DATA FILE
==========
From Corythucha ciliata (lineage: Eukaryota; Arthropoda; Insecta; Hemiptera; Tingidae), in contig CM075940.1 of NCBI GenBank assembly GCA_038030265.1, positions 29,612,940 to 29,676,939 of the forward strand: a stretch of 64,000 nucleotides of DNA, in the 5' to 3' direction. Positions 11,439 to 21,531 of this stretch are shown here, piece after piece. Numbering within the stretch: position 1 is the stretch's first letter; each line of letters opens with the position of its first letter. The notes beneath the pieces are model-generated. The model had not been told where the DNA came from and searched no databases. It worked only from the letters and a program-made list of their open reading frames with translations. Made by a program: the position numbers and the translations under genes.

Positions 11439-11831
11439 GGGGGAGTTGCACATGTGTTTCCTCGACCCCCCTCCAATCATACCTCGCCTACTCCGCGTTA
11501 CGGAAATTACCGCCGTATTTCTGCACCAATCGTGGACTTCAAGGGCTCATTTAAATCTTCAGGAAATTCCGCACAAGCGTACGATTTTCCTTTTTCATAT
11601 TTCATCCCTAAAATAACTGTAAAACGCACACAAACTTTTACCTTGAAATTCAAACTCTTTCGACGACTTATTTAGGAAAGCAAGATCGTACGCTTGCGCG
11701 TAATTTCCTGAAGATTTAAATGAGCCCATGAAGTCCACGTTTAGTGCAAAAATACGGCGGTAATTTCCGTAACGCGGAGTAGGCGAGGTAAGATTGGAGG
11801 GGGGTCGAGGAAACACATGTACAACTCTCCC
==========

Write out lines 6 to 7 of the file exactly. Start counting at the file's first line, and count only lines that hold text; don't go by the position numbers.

11701 TAATTTCCTGAAGATTTAAATGAGCCCATGAAGTCCACGTTTAGTGCAAAAATACGGCGGTAATTTCCGTAACGCGGAGTAGGCGAGGTAAGATTGGAGG
11801 GGGGTCGAGGAAACACATGTACAACTCTCCC